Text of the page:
Logo of Phnom Penh Post newspaper Phnom Penh Post - Suicide attempts surge in Australia’s refugee camps after elections

Suicide attempts surge in Australia’s refugee camps after elections

Content image - Phnom Penh Post
A refugee advocate protests against asylum-seeker camps in Sydney. The issue has long been a political football in the country. AFP

Suicide attempts surge in Australia’s refugee camps after elections

At least four refugees in Australia’s offshore Pacific camps have attempted suicide since the conservative government’s shock re-election on Saturday, according to refugees, advocates and police.

Around 800 would-be refugees who tried to reach Australia have been sent to live in severe conditions on the remote islands of Nauru and Papua New Guinea’s Manus under a hardline policy from Canberra.

Many had prayed for a more lenient policy from Labor, who had been strongly tipped to win.

But an unexpected victory by Scott Morrison’s centre-right coalition dashed hopes and set off a wave of self-harm including several hospitalisations.

Prominent Kurdish author and asylum-seeker Behrouz Boochani tweeted from Manus: “The situation in Manus is out of control, today two more people attempted suicide.”

Manus Provincial Police Commander David Yapu said he was aware of at least 10 suicide attempts including four over the weekend.

“It’s an issue we are faced with right now,” he said.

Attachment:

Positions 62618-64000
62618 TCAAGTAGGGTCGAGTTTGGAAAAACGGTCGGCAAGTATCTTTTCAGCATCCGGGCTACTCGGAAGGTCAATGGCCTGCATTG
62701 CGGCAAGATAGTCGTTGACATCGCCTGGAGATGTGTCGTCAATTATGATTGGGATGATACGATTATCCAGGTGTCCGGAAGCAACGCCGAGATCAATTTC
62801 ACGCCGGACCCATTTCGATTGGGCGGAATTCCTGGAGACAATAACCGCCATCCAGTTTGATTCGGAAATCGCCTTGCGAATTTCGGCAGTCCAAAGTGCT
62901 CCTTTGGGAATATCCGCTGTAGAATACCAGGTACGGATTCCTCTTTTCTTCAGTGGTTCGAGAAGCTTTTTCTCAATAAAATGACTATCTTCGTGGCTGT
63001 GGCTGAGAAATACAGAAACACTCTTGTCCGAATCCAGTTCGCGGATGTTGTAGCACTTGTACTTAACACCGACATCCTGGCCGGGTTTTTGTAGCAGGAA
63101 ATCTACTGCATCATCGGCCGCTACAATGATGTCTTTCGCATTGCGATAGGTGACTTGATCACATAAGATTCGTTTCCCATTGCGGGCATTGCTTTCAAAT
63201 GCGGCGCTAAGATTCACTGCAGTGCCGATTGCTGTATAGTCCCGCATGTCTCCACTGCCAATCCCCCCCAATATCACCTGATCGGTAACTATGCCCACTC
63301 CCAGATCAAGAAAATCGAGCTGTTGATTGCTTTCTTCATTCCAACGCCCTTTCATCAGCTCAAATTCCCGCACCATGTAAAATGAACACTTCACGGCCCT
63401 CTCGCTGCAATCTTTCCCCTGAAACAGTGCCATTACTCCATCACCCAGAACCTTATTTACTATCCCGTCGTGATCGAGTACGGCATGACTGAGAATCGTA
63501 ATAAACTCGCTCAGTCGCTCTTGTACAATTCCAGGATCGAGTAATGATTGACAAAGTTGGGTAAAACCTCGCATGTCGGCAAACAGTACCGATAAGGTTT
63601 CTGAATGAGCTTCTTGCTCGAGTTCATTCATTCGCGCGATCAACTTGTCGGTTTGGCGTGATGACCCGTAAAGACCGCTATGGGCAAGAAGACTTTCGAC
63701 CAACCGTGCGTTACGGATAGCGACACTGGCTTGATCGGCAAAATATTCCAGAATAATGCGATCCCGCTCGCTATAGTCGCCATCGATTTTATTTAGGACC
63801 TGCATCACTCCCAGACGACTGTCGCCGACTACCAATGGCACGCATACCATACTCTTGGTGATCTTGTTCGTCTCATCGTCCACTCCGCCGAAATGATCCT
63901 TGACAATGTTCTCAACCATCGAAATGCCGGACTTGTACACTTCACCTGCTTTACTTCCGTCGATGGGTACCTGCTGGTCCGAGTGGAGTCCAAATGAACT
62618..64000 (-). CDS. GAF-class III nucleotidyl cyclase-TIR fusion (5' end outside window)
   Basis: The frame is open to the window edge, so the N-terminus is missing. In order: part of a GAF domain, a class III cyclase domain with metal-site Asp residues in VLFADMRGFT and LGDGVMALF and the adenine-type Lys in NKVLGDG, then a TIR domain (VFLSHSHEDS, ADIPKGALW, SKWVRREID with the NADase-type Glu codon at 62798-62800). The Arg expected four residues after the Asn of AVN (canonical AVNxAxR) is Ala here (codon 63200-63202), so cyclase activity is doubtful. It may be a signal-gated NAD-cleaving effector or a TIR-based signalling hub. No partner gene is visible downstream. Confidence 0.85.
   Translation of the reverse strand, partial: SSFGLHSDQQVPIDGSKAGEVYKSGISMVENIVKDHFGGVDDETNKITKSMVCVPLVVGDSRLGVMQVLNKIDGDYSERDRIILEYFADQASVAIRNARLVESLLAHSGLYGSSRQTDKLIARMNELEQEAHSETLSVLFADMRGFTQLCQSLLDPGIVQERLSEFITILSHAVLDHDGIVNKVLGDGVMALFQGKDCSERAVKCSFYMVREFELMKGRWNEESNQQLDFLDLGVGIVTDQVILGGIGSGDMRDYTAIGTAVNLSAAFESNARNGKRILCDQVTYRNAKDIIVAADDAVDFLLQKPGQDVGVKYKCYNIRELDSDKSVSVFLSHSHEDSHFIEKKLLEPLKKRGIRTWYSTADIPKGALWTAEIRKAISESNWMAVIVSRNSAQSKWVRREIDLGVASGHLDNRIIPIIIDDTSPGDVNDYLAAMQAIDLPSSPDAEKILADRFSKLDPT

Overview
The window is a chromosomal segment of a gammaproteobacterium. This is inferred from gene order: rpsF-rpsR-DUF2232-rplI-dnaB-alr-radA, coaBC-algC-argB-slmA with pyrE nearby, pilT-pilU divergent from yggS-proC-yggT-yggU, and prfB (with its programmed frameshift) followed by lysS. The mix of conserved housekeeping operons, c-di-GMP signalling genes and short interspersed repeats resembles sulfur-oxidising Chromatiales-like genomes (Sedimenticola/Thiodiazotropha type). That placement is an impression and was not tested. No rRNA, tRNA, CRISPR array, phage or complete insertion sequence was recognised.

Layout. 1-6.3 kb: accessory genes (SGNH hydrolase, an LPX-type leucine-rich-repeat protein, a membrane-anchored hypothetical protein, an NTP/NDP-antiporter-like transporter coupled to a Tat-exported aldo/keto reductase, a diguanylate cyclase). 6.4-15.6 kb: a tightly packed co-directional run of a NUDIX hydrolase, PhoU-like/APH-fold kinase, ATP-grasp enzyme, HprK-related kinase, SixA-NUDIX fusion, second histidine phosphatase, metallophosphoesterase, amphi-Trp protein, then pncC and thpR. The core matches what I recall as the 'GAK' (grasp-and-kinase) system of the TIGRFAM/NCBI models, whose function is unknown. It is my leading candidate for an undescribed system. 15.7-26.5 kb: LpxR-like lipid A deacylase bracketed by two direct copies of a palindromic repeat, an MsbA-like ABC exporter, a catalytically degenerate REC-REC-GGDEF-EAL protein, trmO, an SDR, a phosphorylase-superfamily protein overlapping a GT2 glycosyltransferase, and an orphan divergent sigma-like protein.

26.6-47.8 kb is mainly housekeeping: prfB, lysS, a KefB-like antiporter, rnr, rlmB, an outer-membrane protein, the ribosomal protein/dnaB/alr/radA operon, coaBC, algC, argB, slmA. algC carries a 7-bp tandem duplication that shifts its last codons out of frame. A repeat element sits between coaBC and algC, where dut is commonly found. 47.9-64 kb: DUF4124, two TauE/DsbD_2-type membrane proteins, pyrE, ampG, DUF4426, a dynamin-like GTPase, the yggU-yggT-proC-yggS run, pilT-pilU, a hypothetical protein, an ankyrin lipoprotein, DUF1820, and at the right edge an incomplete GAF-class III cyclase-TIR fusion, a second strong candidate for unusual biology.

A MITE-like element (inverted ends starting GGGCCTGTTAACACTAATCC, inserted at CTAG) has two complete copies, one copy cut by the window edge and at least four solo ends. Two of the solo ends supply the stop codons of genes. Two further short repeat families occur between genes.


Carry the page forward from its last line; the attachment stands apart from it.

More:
“Over the weekend we had an attempted arson of their rooms, and right now we have some that are refusing to eat.”

Australia’s Department of Home Affairs did not respond to a request for comment.

The opposition Labor party had said they would be open to a New Zealand offer to resettle refugees on Manus and Nauru.

The UN and human rights organisations have roundly condemned the conservative government’s policy.

“We have run out of vocabulary to describe the harm wrought,” the UN High Commissioner for Refugees in Canberra said in December.

Activists said the election was a breaking point.

“It has been building for six years, but the weekend’s election result has precipitated a crisis that the government cannot afford to ignore,” said Ian Rintoul from the Refugee Action Coalition.

Rintoul said men fleeing violence or persecution in Sudan, Iraq and Iran had attempted to hang or set fire to themselves.

“Offshore detention is slowly strangling the life out of its victims,” he added.

MOST VIEWED

  • PM: All 10 Asean countries to receive Rainsy arrest warrants

    Prime Minister Hun Sen said on Thursday that all 10 Association of Southeast Asian Nations (Asean) member states will receive warrants for the arrest of Sam Rainsy. The warrants have already been sent to Laos and Thailand. He was speaking at a joint press conference at

  • Human rights report biased, says Cambodia

    Cambodia has accused the 42nd session of the Human Rights Council in Geneva, Switzerland on Wednesday of having “undermined the principle of objectivity”. In a statement issued on Tuesday, the Permanent Mission of the Kingdom of Cambodia to the UN said the Office of the

  • Kingdom okays 2,400MW power purchase from Laos

    A cabinet meeting on Wednesday decided that the government will purchase 2,400MW of electricity from Laos. A briefing document uploaded by government spokesman Phay Siphan to his Facebook page confirmed this. It said Cambodia will buy exclusive power from two coal-fired power plants in Laos –

  • CNRP activists arrested for ‘plotting insecurity’

    Three activists for the Supreme Court-dissolved Cambodia National Rescue Party (CNRP) have been sent to Phnom Penh Municipal Court after they were arrested for their alleged involvement in an overseas-organised plot to mobilise demonstrations and cause insecurity. National Police spokesman Chhay Kim Khoeun said the